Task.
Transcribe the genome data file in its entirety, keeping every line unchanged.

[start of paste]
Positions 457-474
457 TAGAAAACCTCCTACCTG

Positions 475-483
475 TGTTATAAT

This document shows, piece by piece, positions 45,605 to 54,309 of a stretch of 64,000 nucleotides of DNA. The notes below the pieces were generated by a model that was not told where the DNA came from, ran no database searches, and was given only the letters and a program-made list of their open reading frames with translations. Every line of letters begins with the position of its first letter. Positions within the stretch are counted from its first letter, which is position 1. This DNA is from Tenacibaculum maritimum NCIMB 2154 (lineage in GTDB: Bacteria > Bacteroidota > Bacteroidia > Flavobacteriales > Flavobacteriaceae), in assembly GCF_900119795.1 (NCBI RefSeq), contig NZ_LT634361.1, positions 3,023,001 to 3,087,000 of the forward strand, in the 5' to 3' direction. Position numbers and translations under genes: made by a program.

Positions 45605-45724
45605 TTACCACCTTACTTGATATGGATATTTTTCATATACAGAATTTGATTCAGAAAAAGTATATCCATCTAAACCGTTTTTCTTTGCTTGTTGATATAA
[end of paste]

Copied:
Positions 457-474
457 TAGAAAACCTCCTACCTG

Positions 475-483
475 TGTTATAAT

This document shows, piece by piece, positions 45,605 to 54,309 of a stretch of 64,000 nucleotides of DNA. The notes below the pieces were generated by a model that was not told where the DNA came from, ran no database searches, and was given only the letters and a program-made list of their open reading frames with translations. Every line of letters begins with the position of its first letter. Positions within the stretch are counted from its first letter, which is position 1. This DNA is from Tenacibaculum maritimum NCIMB 2154 (lineage in GTDB: Bacteria > Bacteroidota > Bacteroidia > Flavobacteriales > Flavobacteriaceae), in assembly GCF_900119795.1 (NCBI RefSeq), contig NZ_LT634361.1, positions 3,023,001 to 3,087,000 of the forward strand, in the 5' to 3' direction. Position numbers and translations under genes: made by a program.

Positions 45605-45724
45605 TTACCACCTTACTTGATATGGATATTTTTCATATACAGAATTTGATTCAGAAAAAGTATATCCATCTAAACCGTTTTTCTTTGCTTGTTGATATAA